Geek’s way of Setting up EV Charger at Home
Most electric vehicles come with a charger that you can use at home. You will usually have single-phase, three-pin plugs rated at 6A/230V or 16A/230 V at home in India. They deliver roughly 1.2kW (kilo watts) and 3.3k, assuming 0.9 as the power factor, but it might be better than that.
Most homes that focus on lighting and heating (Geyser or Cooking) will mostly have 3.3kW or less. Since they may only use some appliances at a time, it works. This is probably why most two-wheeler EV manufacturers provide you with 230V/6A or 230V/5A chargers. That way, you don't need an additional kilo-watt supply to your home to charge your EV. Aether Dot, Ola Portable charger, Hero Vida Portable Charger and many more use this, as its portable.
But It takes a long time to charge a battery (even a two-wheeler's one) if one uses a 1.2kW outlet. A 3.3kW or 7.4 kW is much better. I don't know how many two-wheelers can use 7.4kW/Hr power, but many can use 3.3kW/hour power points, i.e., 230V/16A power sockets. And most Car chargers start at 3.3kW at minimum. So ideally, if I get a 230V/16A power socket, then I should be able to charge 2Wheeler relatively fast, and I should be able to slowly charge the 4Wheeler.
Then why set up a charging station instead of just 230V/16A socket? Well, I wanted more control and safety features.
- IP54, all-weather outdoor socket
- Overloading and short-circuit protection (MCB)
- Residual current (leakage current) Protection
- Ground Fault detection
- IS/IEC 60309-1:2002 Industrial Socket
- Emergency Stop Button
- Centralized Reporting
- Centralized Authentication
- Certified LEVAC ( Light Electric Vehicle, AC) charging point
As you can see in the above diagram, CMS - Charger Management System is a central agent controlling access, reporting, etc. The physical charger connects to the CMS through Wifi, 4G, or, worst case, the user's BLE (proxy); based on the hardware and network availability. There is a standard protocol for the communication between the charger and the charger management system. So in an ideal world, you can mix and match it. The protocol is called Open Charge Point Protocol (OCPP). The current version is OCPP 2.0.1, but many claims to support the previous stable version of OCPP 1.6. But I have not been able to test it. Hopefully, one day, I will test and report. Currently, there are no real FOSS options for CMS. Do let me know if you know any.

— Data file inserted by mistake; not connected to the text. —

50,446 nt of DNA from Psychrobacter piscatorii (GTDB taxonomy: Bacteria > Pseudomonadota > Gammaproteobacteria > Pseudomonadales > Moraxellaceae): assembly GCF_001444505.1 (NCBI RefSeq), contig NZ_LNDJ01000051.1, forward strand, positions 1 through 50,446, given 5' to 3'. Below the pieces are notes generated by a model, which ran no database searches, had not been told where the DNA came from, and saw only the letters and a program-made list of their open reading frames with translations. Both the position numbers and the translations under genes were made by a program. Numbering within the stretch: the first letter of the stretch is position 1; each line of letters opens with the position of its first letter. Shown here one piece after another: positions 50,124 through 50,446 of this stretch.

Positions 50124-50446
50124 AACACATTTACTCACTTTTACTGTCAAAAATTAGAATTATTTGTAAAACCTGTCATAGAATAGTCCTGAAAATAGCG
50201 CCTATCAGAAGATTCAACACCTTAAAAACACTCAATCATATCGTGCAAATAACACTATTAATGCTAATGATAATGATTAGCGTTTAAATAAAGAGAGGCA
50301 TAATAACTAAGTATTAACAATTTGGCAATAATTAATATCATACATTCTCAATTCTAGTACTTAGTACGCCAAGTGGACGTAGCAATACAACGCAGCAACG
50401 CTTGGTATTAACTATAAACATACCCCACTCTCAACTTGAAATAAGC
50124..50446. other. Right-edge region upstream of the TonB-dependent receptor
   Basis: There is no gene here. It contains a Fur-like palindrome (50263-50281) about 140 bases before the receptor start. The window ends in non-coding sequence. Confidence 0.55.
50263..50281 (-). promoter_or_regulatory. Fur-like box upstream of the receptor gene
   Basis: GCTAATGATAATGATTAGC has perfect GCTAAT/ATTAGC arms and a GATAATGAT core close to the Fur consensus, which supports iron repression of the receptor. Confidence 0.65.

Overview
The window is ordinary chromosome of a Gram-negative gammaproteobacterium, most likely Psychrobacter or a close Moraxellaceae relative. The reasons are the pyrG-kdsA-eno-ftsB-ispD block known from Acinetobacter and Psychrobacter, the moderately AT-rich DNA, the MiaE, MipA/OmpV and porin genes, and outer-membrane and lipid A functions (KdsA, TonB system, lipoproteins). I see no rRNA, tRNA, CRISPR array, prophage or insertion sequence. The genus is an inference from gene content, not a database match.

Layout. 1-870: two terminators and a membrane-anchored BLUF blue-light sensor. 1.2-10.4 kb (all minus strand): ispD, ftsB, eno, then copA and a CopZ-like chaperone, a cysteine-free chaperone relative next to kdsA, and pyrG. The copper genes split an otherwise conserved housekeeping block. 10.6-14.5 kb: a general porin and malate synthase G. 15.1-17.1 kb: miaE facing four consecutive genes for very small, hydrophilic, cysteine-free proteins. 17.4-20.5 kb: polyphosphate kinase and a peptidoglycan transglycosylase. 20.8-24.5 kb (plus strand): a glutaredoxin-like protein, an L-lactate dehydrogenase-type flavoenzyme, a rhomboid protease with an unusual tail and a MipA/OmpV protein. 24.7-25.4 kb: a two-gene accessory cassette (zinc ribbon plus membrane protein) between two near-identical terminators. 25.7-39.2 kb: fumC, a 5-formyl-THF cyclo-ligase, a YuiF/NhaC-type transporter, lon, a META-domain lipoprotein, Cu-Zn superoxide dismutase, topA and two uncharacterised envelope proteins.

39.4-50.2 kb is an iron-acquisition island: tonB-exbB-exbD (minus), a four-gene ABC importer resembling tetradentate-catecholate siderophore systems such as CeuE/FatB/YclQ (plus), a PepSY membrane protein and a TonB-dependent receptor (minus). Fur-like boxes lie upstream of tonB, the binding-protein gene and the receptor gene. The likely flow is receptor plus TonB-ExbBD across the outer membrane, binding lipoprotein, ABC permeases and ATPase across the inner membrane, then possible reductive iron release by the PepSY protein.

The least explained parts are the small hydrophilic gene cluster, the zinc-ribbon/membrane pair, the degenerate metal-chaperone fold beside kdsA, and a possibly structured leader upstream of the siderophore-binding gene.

There is also Open Charge Point Interface (OCPI). OCPI is a protocol where the user not part of your CMS can still authenticate to your CMS to charge. It's a server-to-server protocol. This allows users to use a single app/identity and various charger networks. For now, I am not thinking about this.
Given all that, my options were
- ABB Terra AC wallbox
- Ather Neighbourhood Charger
- Kazam LEVAC
- RIOD POWERPOD
- Kirana Charger
- Bolt Earth Pro or LEVAC
My choice was Kazam LEVAC. It kind of supports all the safety, access, and reporting features I want. It claims to support OCPP. However, I did not test. Their sales team was approachable and responded quickly and answered all my questions. Their support team was responsive and completed the task on time.
- OCPP - 1.6 - Testing Video
- OCPP Protocol - Downloads
- How to Send EV Charging Profiles to Your Open Charge Point Protocol (OCPP) Charging Station
- EVRoaming Foundation
- The Open Charge Point Interface on Github
- ChargeGrid - FOSS OCPP and OCPI Impl
- 2 minute explainer: What's the difference between OCPP and OCPI?
- ISO 15118 - Road vehicles -- Vehicle to grid communication interface
- SteVe recommended by Jijoy as an interesting FOSS project
I want to explore the OCPP and OCPI a bit more. Understand them better. See if I can use them.
You are probably right if you think this is too much for charging a vehicle at home. Just get a 16A/230V, 4 kWatt power socket that is sufficient for your vehicle's portable charger.